City of New York was a British built passenger liner of the Inman Line that was designed to be the largest and fastest liner on the Atlantic. When she entered service in August 1888, she was the first twin screw express liner and while she did not achieve the westbound Blue Ribbon, she ultimately held the eastbound record from August 1892 to May 1893 at a speed of 20.11 knots. City of New York, and her sister City of Paris are considered especially beautiful ships and throughout their careers were rivals to the White Star Teutonic and Majestic. In February 1893, the Inman Line was merged into the American Line and by act of Congress, the renamed New York was transferred to the US flag. Beginning in the mid 1890s, New York and Paris were paired with St Louis and St Paul to form one of the premier Atlantic services. New York continued with the American Line until 1920 and was broken for scrap in 1923. She served the US Navy as Harvard during the Spanish American War and Plattsburg in World War I. She is also remembered for nearly colliding with the Titanic.
When International Navigation Company purchased the Inman Line in 1886, the fleet needed new units to revive the line’s fortunes against the Cunard Line and White Star. International Navigation’s Vice President, Clement Griscom immediately sailed to Liverpool with a commitment from the Pennsylvania Railroad to provide $2 million in capital towards the building of a new ship. Shipbuilders in Scotland were experiencing a recession at the time and offered to deliver two ships at $1,850,000 per unit. The Pennsylvania Railroad agreed to underwrite the additional capital and the contracts were signed for the City of New York and her sister, the City of Paris.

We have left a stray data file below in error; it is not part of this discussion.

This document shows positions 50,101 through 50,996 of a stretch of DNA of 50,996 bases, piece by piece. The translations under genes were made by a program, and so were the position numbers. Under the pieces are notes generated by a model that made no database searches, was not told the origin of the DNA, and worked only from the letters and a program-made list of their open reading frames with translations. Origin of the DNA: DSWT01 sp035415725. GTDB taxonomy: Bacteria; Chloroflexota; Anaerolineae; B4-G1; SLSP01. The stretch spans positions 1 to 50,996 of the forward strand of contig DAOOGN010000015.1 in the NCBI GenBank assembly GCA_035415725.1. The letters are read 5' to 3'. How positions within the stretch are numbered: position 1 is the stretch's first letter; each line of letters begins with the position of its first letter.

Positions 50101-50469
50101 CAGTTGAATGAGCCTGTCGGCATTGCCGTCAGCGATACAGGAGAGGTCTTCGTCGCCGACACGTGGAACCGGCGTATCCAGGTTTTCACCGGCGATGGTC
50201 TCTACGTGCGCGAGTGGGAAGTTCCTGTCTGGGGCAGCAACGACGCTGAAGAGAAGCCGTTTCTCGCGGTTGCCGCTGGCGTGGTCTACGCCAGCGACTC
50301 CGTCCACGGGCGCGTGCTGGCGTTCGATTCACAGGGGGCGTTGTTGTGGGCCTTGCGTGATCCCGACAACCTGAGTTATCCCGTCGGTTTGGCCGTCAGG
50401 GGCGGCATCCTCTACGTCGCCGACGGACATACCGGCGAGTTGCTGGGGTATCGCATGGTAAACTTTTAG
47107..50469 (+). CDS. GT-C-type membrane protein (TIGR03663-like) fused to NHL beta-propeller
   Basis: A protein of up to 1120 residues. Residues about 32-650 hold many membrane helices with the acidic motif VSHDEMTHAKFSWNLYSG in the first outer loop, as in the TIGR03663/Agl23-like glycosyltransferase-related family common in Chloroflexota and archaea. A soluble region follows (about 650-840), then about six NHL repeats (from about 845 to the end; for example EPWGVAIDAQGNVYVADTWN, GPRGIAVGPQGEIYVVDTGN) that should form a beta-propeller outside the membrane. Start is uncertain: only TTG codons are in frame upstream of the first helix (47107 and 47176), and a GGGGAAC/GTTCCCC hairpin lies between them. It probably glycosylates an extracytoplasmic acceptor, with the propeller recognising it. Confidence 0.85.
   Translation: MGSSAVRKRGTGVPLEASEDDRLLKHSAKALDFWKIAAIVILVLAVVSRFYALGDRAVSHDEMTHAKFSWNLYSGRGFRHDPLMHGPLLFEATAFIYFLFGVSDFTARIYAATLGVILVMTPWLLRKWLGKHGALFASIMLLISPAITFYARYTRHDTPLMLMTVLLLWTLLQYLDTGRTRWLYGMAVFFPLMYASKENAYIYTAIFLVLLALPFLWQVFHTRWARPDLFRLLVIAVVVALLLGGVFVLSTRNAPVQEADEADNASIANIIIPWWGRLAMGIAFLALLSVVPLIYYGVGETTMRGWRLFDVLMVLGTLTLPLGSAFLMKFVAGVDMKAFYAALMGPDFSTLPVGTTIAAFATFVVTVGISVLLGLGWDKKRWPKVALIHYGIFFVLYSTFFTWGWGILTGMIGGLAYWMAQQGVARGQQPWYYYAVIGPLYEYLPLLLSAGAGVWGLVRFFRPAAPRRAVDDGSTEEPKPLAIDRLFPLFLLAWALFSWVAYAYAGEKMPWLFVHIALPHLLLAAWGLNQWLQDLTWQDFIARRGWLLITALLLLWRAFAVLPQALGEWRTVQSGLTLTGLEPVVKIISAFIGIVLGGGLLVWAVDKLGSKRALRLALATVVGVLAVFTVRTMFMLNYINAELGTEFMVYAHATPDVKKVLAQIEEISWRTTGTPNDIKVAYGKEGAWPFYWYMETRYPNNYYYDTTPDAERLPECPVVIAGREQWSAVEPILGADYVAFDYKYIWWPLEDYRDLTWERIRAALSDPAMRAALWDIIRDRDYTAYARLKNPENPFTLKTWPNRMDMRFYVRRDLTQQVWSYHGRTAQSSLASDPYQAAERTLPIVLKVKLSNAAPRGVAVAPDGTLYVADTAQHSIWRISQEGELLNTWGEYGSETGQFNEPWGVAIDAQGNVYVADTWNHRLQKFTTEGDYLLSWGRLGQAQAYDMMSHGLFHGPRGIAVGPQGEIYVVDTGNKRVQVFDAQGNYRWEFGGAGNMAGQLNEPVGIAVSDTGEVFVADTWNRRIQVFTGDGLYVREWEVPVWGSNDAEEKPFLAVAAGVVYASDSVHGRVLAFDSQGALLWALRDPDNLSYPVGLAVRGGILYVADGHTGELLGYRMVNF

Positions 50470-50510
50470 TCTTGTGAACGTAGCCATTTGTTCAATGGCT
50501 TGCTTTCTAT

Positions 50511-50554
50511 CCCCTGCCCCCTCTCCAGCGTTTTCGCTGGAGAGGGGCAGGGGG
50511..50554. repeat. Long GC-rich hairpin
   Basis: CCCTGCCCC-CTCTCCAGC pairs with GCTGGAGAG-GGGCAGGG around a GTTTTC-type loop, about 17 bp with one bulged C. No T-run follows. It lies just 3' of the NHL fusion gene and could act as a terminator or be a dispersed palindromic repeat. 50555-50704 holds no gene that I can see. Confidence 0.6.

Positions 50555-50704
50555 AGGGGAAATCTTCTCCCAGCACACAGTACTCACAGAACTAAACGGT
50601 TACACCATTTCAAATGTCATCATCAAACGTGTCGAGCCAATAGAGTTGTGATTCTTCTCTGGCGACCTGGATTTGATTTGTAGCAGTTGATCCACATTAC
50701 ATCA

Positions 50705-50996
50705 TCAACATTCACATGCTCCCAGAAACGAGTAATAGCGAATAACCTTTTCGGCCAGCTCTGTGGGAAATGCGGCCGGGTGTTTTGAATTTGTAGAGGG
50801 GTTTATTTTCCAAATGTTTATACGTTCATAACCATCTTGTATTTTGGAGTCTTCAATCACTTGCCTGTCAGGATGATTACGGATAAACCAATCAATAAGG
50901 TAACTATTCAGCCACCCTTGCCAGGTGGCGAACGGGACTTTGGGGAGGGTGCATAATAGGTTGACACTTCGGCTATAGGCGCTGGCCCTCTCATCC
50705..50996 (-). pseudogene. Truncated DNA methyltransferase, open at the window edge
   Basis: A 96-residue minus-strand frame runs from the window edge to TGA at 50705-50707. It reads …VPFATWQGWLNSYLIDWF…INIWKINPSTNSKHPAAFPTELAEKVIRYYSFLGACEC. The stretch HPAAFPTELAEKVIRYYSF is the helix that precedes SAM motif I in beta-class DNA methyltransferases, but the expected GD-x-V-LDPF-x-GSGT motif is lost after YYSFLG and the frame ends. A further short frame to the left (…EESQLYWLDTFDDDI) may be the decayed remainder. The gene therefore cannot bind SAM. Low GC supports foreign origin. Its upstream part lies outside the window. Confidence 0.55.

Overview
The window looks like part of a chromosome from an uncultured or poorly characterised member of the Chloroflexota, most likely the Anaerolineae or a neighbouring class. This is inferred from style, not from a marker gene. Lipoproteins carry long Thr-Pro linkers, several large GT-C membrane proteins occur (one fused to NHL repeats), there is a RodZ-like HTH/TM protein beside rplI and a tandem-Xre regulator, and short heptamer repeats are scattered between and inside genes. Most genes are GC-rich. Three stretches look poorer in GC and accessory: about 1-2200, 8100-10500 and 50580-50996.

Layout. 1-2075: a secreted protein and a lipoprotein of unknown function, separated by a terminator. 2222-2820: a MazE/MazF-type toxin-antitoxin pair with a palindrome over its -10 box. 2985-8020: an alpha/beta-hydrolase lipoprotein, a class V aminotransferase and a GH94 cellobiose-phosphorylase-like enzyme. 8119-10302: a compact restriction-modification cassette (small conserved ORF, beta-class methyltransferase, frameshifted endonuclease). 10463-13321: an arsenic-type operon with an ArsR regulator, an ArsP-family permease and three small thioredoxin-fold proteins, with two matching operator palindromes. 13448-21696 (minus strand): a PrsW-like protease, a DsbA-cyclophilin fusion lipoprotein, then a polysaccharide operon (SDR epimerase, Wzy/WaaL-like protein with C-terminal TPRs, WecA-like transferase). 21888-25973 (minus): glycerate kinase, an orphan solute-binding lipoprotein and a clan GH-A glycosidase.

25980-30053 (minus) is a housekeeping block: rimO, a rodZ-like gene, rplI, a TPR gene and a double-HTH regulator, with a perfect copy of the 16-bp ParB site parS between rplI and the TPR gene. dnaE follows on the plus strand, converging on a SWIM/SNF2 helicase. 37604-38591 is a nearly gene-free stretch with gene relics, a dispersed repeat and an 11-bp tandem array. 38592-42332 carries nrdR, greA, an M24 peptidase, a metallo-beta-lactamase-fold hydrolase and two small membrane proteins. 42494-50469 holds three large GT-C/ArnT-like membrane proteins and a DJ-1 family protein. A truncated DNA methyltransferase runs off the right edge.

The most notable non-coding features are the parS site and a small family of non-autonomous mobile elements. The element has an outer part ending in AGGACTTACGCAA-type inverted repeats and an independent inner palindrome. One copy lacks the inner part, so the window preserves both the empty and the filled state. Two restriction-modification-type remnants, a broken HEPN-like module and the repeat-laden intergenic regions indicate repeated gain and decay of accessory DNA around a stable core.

When designing the new liners, the lessons of the City of Rome fisaco were recalled. The original design called two ships of 8,500 GRT that were only slightly bigger than City of Rome, but with steel hulls and twin screws. Because powerful single screw liners were prone to shaft failure, they carried extensive rigging for sails. Twin screws rendered this extra rigging unnecessary. Starting in 1866, a few twin screw ships sailed the Atlantic, but the new Inman ships were the first twin screw express liners.
While size was increased by almost 25% to 10,500 GRT in the final design, the plan retained City of Rome’s classic clipper bow and three raked funnels. City of New York even had a figurehead of a female figure carved by sculptor James Allan. To address the vibration problems of most liners of the period, the new Inman liners were given a ratio of length to beam of 8.3 to 1 as compared to the then common ratio of 10 to 1. The hull was more extensively subdivided than previously attempted. The ships were equipped with a full double bottom and 15 transverse bulkheads that reached the saloon deck. They also received a fore-aft bulkhead over their entire length. Each ship had two triple expansion engines, of 9,000 indicated horsepower each that were placed in separate compartments. While the engines for the sisters were identical, the City of Paris produced 1,500 more horsepower than City of New York.
City of New York was designed for 540 first, 200 second and 1,000 steerage passengers. Her quarters were fitted with running hot and cold water, electric ventilation, and electric lighting. Her first class public rooms, such as library and smoking room, were fitted with walnut panels and her dining salon came with a massive dome that provided a natural light to the passengers.
The battle of the Blue Ribbon was a reality for more than a hundred years, but the ribbon was not. It may seem strange that the world’s leading ship owners and seafaring nations should fight over a ribbon, even though it was blue. When one knows that this ribbon didn’t even exist the effort put down to win it seems overwhelming. The cup didn’t turn up until 1935. But the ship owners were so caught up in the battle by then, that when Cunard White Star Line who were one of the first to receive the cup were asked where they kept it, they didn’t know. Records were set both on the westbound and the eastbound route.
This was the last of the ships in the “Blue Ribbon Holders” series, not because I don’t know the names of the rest, but because no good pictures or no information could be found – Ted